BMW M3

Yesterday we brought you the full suite of pictures of the new BMW M3 Sedan and M4 Coupe, and now we have all the juicy details to go along with it. As you’d know by now, the fifth-generation M3 is now confined to a sedan body, while those who think that four doors is two too many, will have to buy an M4 Coupe instead.

This is the first time that the high-performance line is introduced in both sedan and coupe bodystyles simultaneously. Also a tradition-breaking first is the use of a turbocharged engine in an M3 (and M4), completing BMW M’s all-turbocharged range next to the M5, M6, X5 M and X6 M. We’ll get to specs and performance figures in due time.

As before, the M3 Sedan takes the sportier-looking coupe model’s front end, just as the X5 M shares its face with the X6 M. The blacked-out double-bar kidney grilles, first introduced on the M6 (and now on the M5), are present here too, complete with their respective model designation badges.

BMW M4

The front apron is classic BMW M – full of aggression, yet subtly dips below the OTT threshold. Other hallmark design features include the power dome on the bonnet and striking wing mirrors. The latter continues the twin-stalk design used in the outgoing models, but the upper ‘mount’ is no longer directly connected to the body.

Even more prominent than before are the heavily bolstered wheelarches, which use carefully optimised surface forms to draw attention to them. The M gills have been re-designed, and like standard 4 Series, feature Air Breathers exit slots that team up with the Air Curtain intakes positioned within the front bumper to improve aerodynamics.

Round the back, the BMW M3 Sedan gets a small Gurney boot lid spoiler to reduce lift, while the M4 Coupe boasts a bespoke tailgate with an integrated rear spoiler for a starker standalone appearance. Another cool addition is the pair of character lines that run along the top of the M4, starting from the power dome, through the carbon-fibre roof to the end of the boot lid.

BMW M’s signature pair of twin exhaust pipes have been updated yet again – now with slanting cut-offs. These are put on display, beautifully framed by the integrated diffuser within the heavily sculpted rear bumper. Standard-fit wheels are 18-inch items with mixed-sized tyres, while the 19-inchers pictured here are cost options.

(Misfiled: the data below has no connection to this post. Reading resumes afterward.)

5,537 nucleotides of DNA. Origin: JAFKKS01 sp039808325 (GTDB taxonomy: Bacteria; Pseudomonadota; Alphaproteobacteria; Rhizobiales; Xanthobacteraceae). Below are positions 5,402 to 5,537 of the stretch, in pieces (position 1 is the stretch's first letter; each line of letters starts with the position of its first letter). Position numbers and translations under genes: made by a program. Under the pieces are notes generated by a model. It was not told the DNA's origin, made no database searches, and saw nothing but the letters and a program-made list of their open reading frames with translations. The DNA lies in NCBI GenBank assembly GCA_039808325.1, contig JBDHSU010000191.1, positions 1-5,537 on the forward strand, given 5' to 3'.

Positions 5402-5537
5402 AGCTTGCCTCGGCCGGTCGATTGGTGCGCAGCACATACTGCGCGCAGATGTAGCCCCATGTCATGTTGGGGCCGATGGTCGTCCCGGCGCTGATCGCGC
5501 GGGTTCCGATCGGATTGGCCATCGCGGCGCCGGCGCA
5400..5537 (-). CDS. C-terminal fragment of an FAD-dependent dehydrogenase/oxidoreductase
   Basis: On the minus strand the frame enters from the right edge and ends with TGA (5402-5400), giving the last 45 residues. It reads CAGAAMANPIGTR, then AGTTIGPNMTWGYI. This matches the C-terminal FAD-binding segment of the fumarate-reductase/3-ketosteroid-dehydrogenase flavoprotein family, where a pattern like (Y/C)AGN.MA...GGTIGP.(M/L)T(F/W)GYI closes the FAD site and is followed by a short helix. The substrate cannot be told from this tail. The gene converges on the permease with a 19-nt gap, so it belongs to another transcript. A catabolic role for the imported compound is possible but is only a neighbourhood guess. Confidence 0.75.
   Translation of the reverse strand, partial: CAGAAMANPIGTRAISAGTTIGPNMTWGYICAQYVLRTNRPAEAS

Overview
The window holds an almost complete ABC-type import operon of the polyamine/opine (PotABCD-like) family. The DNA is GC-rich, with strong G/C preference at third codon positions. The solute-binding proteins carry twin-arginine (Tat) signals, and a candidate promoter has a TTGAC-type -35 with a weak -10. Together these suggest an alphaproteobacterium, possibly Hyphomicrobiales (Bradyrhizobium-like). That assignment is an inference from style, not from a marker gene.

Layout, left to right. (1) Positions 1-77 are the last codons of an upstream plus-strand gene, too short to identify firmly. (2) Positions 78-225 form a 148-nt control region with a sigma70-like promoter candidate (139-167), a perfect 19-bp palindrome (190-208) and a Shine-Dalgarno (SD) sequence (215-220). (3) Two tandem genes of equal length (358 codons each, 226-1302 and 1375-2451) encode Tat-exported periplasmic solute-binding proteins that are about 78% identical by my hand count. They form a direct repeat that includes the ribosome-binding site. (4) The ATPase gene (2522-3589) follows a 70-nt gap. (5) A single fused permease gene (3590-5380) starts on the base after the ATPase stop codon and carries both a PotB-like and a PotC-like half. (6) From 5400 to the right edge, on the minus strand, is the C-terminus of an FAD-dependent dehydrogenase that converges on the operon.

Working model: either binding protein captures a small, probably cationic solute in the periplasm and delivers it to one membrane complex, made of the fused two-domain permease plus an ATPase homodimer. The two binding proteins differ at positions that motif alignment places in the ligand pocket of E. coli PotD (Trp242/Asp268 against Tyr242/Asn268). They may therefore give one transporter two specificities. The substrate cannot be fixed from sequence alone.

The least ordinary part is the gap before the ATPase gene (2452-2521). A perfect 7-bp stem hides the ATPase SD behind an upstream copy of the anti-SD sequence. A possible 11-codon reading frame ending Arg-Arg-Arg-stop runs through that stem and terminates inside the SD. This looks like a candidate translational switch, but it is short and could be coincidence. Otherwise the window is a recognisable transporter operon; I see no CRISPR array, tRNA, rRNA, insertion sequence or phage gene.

Inside, you get the usual mix of carbon-fibre trim and leather-upholstered sports seats, along with a collection of M-badged extras (door sills, driver’s footrest, gear lever, etc.) The traditional BMW M circular instrument panel with white graphics and M leather steering wheel with three-colour contrast stitching are all here too.

Another thing to shout about are the seats, which are said to be modelled from the bucket seats in racing cars. The entire back panel, including the headrest, is formed off a single piece. Also new are the illuminated BMW M logos on the seat backrests. Too cool or too much? Your call.

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The timely swap to a 3.0 litre straight-six M TwinPower Turbo engine brings healthy gains in both performance and efficiency over the outgoing modelsnaturally-aspirated 4.0 litre V8 motor. Power is up from 420 hp to 431 hp at 5,390 to 7,000 rpm. That’s a tiny jump by anyone’s measure, but maximum torque sees a significant hike from 400 Nm to 550 Nm, which is now available across a wider rev band too (1,800-5,390 rpm).

It revs up to 7,600 rpm – unnaturally high for a turbocharged engine – while promising a linear power delivery and a characterful engine note. Zero to 100 km/h takes just 4.1 seconds in both the M3 Sedan and M4 Coupe (with the M DCT’s Launch Control; manual is 0.2 second slower), and top speed is limited to 250 km/h. Tick the M Driver’s Package option, and you get access to 280 km/h.

Efficiency (12.0 km/l) and emissions (194 g/km) are 25% better than before, thanks to the advancement in engine technology and various weight saving measures. The BMW M3 Sedan and M4 Coupe weigh 1,520 kg and 1,497 kg respectively, down 80 kg from before. Lightweight carbon-fibre roofs are fitted to both new models, making the M3 Sedan the second four-door M car to have it, after the M6 Gran Coupe.

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The standard transmission is still a good old six-speed manual gearbox. It’s not exactly old, though, as it’s an all new design. Other than being more compact and a full 12 kg lighter than the one before, the M DIY ‘box also features throttle blipping on downshifts, which was previously reserved for the M DCT. So you can now “heel-and-toe” perfectly every time. Perfect.

Those too lazy to work their left legs can specify the optional seven-speed M Double Clutch Transmission (M DCT). There’s a Launch Control function for easy optimum take-offs, and for an extra bit of fun (or hoonery) there’s a unique setting called the Smoky Burnout function. It’s a self-explanatory function, we think.

On the options list are Adaptive M suspension and lightweight M carbon-ceramic brakes (with special gold calipers as pictured here; standard brakes are blue). However, drift-friendly Active M Differential is fitted as standard.

So there you have it – the re-birth of an all-time legend. BMW M3 Sedan or M4 Coupe? Pick your poison.

BMW M3 Sedan

BMW M4 Coupe